Summary: the Gender Stereotypes in the Shakespearean Plays

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In the Shakespearean days, female parts were played by male actors, while more recently, actresses have taken on some of his most famous male roles such as Hamlet and Julius Caesar. The gender stereotypes were very extreme back in the day. Women are not the same now as they were back in the day. Women were treated differently and perceived different compared to a guy. Shakespearean performance is an arena for exploring desire, sexuality and gender roles and for challenging audience expectations, especially when it involves a female role. Actresses have long claimed their right to be part of plays, shows, and movies. Women were thought to be a lesser being during the time of Shakespeare, but he still manages to portray them as strong, confident, and influential people, as displayed in Macbeth. 

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The view of females when Shakespeare wrote this play was that they were quiet, they were homemakers, weak and unintelligent, and that they only existed to have sexual intercourse with and to have male children. However, males were seen differently, they were perceived as the warriors and the money makers. Males were expected to “settle things like men”, which meant that the males would have to fight or duel against their opponent or enemy. It was always expected that the men be the more dominant partner in a relationship. In Macbeth, the gender roles were reversed. An example would be that, men can end up being “weak” while women can remain “strong” as shown between Macbeth and Lady Macbeth. Lady Macbeth is a very strange character, and often changes from masculine to feminine whenever it suits her. An example of this is when Lady Macbeth attempts to lose her womanliness once and for all when she calls on the spirits to 'unsex' her in Act 1 scene 5. She does this because she saw that being a woman meant that she would be defined and limited as a human being. She told the spirits to 'Make thick my blood, stop up the access and passage to remorse'. She wanted all of her femininity to be taken away. She wants to feel no pity flowing through her veins, and she didn't want to feel any compassion so that nothing would stop her from carrying out the murder of the king. Lady Macbeth also says that the spirits must 'Take my (breast)milk for gall' which is symbolizing that she will swap femininity for bitterness. This seems to work because Lady Macbeth seems to be the force behind Macbeth. He used the same argument that Lady Macbeth used against him earlier on in the play, saying that anyone can be described as a man, 'As hounds and greyhounds, mongrels, spaniels, curs, shoughs, water-rugs, and demi-wolves, are clept all by the name of dogs' but when they become assassins, they can then be described as real men. This feeds the murderers hatred and incites them to kill Banquo. During the initial acts, Lady Macbeth is introduced with the sense of dominance and power over her husband, Macbeth, which is not the stereotypical trait for a woman. Lady Macbeth would be considered the man of the relationship because she is in power and she calls him a “coward”, and being a coward is not considered a manly trait. The two people that use gender roles most are Lady Macbeth and Macbeth.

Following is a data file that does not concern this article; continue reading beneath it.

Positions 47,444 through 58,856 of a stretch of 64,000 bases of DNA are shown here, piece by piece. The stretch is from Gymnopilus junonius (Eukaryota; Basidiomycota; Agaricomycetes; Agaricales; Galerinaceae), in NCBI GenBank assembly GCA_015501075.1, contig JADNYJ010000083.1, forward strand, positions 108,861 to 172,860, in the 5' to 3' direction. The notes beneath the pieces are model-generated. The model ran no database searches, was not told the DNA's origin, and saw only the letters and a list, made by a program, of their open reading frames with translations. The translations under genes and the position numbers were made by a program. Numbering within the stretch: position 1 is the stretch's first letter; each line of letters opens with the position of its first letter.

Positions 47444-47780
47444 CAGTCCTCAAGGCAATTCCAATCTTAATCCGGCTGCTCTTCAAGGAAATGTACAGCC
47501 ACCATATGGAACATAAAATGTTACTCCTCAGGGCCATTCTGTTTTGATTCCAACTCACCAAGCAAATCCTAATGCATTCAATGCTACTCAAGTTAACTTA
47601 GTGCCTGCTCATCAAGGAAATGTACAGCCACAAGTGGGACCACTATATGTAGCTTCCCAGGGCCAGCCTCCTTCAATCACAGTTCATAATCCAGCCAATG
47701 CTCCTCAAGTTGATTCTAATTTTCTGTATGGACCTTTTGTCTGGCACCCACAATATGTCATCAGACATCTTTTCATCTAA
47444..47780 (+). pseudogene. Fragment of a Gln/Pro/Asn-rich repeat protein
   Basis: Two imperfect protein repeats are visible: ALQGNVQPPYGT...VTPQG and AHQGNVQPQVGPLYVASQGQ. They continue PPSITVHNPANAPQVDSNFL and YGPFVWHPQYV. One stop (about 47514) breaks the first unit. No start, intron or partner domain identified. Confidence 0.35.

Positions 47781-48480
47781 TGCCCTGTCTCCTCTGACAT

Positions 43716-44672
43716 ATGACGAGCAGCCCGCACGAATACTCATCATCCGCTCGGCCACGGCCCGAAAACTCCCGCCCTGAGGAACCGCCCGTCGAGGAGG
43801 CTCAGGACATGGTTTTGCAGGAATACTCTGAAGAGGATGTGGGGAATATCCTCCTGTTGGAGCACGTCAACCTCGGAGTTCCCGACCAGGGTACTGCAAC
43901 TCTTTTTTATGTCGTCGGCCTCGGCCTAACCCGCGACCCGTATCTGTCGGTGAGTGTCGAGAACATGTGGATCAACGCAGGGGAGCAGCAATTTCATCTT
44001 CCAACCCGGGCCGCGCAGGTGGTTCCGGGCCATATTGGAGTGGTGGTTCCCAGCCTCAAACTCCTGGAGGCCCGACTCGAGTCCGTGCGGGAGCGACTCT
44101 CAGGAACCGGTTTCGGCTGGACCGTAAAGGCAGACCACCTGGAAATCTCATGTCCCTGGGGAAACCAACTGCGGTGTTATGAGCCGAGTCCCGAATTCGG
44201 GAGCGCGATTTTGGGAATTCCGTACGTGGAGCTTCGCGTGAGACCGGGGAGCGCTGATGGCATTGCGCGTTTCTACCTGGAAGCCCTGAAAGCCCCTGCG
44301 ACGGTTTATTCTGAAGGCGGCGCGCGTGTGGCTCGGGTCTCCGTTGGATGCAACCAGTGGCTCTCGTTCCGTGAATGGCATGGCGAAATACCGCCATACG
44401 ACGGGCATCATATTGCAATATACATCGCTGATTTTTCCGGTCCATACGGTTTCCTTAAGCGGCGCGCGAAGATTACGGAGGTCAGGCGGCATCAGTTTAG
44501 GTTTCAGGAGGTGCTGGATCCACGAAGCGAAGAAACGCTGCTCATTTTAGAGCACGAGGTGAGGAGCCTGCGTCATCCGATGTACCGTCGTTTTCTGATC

Both of them associate the male gender with killing and death and female gender with doing no harm and being peaceful. They use the idea of masculinity and femininity for their own purposes, such as to persuade others to obey their plans and to justify their own actions. Gender roles were perceived differently by many people. During Shakespeare’s time, England was being ruled by Queen Elizabeth I. Even though it was a patriarchal government, there were very rigid views on men and women. In order to become ‘manly’ you would have to be bold, daring aggressive, and strong. While women were seen as, fearful, weak, pitiful, and soft. Elizabethans viewed men and women to be something that they have to be. These views have changed over time as women have risen to power and have overcome these stereotypes and have proven them wrong just as Lady Macbeth has. In the play, Macbeth, gender stereotypes in Macbeth are seen differently than they are seen nowadays. Men and women were treated differently based on their gender. Men were expected to be a certain way and so were the women. Gender stereotypes played a major role in Macbeth because the stereotypes were proved wrong. It showed that women can be strong just like a man and that men can be considered weak just like a woman. These gender stereotypes have changed significantly now. Women now have rights that they did not have back then, such as vote, receive an education, women can choose their husband, and they are no longer considered “property” of men.   

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